While many studies have tried to evaluate the impact macroeconomic factors and state and federal policies have had on the expansion of the biofuels industry, Glauber noted that with a large production capacity already in place, a more relevant question today might be what the effect of adjusting biofuels policies might be.

Many analyses last year examined petitions to waive the RFS submitted to the EPA by state governors. These analyses determined that the impact of a short-term waiver is likely to be small. In addition, Glauber said that the impact of a longer-term waiver would depend on ethanol prices. So long as ethanol is priced lower than gasoline, it is unlikely there would be much reduction in ethanol usage from current levels, he continued.

Glauber also stressed that the growth of the ethanol industry has brought jobs to rural America and has contributed to economic growth.

In his statement, Christopher Grundler, director of the EPA’s Office of Transportation and Air Quality’s Office of Air and Radiation, provided hearing attendees with an overview of the RFS and how the EPA sets specific volume requirements for each compliance year. He also spoke about the process EPA undergoes to evaluate and qualify new biofuel pathways.

Grundler noted that both ethanol and non-ethanol biofuels can be used to meet the RFS volume requirements, but that ethanol will likely continue to be the predominant fuel in the market for the foreseeable future. The EPA will continue to consider the potential impacts of the E10 blend wall over the near-term and longer term, continued.

Growth Energy has spoken out in response to the testimony presented at the hearing. Tom Buis, CEO of Growth Energy, said Glauber’s testimony “validates what we in the biofuels industry have been saying since the RFS was enacted—that the production of biofuels does not have any substantive correlation with the rising cost of food prices.”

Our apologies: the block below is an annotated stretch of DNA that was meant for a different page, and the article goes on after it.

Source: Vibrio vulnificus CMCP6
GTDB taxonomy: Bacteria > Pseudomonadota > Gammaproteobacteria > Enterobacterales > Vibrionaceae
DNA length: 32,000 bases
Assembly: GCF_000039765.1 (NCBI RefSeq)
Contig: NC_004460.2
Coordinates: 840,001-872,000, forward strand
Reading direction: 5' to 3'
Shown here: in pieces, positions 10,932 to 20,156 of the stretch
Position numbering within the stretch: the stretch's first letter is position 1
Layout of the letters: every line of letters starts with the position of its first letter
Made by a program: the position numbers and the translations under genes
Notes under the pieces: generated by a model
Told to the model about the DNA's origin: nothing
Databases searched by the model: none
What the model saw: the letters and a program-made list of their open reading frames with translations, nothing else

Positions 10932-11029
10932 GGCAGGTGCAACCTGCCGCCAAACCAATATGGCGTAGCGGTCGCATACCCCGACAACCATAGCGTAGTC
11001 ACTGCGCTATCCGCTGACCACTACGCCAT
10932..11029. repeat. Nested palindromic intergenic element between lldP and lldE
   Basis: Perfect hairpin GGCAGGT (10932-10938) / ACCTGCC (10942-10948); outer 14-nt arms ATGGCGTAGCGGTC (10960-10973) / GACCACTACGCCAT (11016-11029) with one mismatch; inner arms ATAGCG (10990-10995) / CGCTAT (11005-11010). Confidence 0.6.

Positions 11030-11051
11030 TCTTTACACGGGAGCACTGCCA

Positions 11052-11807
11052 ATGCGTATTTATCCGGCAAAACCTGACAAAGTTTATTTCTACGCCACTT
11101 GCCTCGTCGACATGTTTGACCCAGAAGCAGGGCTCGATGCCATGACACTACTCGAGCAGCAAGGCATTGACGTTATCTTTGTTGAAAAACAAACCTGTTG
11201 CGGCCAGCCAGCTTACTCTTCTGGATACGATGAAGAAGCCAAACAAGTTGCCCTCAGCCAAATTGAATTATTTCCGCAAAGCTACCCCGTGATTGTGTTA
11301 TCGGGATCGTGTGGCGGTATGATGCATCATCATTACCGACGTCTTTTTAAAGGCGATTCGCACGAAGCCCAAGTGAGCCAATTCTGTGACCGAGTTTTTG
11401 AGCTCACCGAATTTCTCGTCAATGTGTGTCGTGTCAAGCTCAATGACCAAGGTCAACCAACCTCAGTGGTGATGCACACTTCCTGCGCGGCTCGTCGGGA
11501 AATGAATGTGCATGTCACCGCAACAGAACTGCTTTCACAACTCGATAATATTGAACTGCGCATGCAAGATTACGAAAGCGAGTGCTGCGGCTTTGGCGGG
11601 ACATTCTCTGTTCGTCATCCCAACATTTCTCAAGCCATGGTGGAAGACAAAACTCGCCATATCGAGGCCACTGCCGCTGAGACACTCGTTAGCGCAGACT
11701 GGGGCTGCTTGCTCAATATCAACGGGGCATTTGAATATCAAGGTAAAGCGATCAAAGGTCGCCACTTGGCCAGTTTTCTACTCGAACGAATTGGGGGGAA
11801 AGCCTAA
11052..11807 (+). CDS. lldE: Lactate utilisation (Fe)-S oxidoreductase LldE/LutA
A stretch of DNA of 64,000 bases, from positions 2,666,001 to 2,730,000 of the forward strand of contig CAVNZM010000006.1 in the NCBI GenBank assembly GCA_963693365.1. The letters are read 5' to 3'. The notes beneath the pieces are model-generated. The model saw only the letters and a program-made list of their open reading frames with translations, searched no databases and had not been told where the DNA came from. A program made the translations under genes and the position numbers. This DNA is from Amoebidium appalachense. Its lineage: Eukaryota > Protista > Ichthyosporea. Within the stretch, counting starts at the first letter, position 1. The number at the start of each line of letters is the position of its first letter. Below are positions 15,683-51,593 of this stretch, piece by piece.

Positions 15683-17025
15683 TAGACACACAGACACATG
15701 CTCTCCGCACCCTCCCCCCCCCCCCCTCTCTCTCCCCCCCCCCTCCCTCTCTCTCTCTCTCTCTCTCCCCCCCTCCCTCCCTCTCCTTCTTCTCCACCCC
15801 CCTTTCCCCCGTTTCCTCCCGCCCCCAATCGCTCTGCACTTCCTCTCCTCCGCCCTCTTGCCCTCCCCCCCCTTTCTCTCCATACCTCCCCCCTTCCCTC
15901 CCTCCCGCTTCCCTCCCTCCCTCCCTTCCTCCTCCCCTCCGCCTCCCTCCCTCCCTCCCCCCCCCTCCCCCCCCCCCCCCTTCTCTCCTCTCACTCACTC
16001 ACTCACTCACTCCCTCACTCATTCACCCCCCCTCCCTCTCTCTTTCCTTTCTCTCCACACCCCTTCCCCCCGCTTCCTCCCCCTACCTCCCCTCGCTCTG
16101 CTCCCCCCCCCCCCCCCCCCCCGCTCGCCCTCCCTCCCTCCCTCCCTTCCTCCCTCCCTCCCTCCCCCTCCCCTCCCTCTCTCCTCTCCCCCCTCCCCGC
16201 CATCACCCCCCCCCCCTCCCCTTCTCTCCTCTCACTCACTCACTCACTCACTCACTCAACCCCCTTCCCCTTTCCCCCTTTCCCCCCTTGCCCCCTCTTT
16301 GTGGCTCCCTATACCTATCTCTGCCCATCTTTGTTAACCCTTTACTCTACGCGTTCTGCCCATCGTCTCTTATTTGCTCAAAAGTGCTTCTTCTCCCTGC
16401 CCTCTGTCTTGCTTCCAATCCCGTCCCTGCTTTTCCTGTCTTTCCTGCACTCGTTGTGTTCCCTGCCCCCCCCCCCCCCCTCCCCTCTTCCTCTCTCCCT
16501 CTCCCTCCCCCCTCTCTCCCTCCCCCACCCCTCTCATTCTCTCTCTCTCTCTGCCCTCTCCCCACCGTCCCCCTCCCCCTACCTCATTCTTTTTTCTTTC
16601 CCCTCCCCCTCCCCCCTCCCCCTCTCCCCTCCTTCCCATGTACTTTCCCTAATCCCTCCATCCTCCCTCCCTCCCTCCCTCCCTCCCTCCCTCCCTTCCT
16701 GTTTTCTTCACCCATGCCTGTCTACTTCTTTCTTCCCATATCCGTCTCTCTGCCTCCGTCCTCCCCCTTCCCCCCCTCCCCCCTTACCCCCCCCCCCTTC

The Fuels America coalition called the hearing a reminder that the renewable fuels industry is already making a positive impact on our nation’s transportation fuel sector and benefitting Americans. “Renewable fuel displaced 462 million barrels of imported crude oil in 2012 and reduced greenhouse gas emissions from on-road vehicles by 33.4 million tons,” said the group.

The American Coalition for Ethanol said that while several members of the committee put forth the notion that “times have changed” since the RFS was expanded in 2007 and the U.S. no longer has an foreign oil dependence problem, the idea that the U.S. has kicked its addition to foreign oil is not based in fact. “Last year’s 14 percent increase in domestic oil production is good for energy security, but it’s a drop in the bucket when it comes to foreign oil dependence,” said Brooke Coleman, executive director of AEC. “The United States provides about 8 percent of the world’s oil, we are again on pace to spend more than $400 billion on foreign oil in 2013, imports from the Persian Gulf and Saudi Arabia were up (not down) in 2012, and this supposed oil renaissance has done nothing to reduce the price of a gallon of gasoline for American consumers or the U.S. economy as a whole.”

Additional information on the hearing is available here